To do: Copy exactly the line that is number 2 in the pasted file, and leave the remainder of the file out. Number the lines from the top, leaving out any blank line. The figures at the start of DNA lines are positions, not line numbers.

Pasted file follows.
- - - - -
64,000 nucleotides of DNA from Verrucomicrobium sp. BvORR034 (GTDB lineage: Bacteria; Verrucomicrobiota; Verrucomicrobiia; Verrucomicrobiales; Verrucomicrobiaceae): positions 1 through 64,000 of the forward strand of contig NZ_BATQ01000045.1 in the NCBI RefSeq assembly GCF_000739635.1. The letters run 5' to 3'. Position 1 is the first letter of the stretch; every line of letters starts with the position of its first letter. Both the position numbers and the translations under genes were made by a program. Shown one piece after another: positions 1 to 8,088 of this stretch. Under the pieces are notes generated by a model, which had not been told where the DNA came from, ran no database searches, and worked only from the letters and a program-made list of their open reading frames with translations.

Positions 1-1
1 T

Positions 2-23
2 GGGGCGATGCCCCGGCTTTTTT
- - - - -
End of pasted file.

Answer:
Positions 1-1